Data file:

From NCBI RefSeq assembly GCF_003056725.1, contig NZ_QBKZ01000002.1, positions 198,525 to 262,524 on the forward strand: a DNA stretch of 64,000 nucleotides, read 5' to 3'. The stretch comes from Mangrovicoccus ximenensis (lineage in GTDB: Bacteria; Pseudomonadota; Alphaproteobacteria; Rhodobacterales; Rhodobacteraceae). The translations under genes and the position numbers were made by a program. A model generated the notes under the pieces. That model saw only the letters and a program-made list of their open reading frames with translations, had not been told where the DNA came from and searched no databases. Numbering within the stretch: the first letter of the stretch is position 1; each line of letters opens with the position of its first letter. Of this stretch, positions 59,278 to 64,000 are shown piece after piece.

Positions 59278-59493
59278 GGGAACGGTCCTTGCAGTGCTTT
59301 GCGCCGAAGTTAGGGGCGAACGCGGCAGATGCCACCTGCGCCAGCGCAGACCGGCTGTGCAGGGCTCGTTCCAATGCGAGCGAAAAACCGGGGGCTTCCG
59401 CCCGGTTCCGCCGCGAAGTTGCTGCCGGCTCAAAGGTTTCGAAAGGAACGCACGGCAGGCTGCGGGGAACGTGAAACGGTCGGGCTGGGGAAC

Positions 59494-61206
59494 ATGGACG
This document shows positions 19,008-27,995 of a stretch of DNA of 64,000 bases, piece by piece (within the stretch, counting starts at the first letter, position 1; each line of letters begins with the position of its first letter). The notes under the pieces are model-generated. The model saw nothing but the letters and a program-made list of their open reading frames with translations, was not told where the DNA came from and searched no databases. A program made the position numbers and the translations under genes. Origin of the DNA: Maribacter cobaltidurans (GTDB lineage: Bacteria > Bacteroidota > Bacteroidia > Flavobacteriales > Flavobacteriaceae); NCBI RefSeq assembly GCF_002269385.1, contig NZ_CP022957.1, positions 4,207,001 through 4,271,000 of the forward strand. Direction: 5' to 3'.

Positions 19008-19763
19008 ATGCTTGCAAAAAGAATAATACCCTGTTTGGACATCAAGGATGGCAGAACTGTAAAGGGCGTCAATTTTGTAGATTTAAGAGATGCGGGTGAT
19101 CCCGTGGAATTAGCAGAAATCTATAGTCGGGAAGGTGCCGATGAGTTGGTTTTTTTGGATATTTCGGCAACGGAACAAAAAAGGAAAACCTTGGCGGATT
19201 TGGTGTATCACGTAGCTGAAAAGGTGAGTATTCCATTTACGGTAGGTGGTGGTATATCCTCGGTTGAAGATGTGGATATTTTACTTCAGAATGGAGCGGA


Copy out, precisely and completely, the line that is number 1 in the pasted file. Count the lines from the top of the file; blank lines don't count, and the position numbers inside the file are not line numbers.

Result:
From NCBI RefSeq assembly GCF_003056725.1, contig NZ_QBKZ01000002.1, positions 198,525 to 262,524 on the forward strand: a DNA stretch of 64,000 nucleotides, read 5' to 3'. The stretch comes from Mangrovicoccus ximenensis (lineage in GTDB: Bacteria; Pseudomonadota; Alphaproteobacteria; Rhodobacterales; Rhodobacteraceae). The translations under genes and the position numbers were made by a program. A model generated the notes under the pieces. That model saw only the letters and a program-made list of their open reading frames with translations, had not been told where the DNA came from and searched no databases. Numbering within the stretch: the first letter of the stretch is position 1; each line of letters opens with the position of its first letter. Of this stretch, positions 59,278 to 64,000 are shown piece after piece.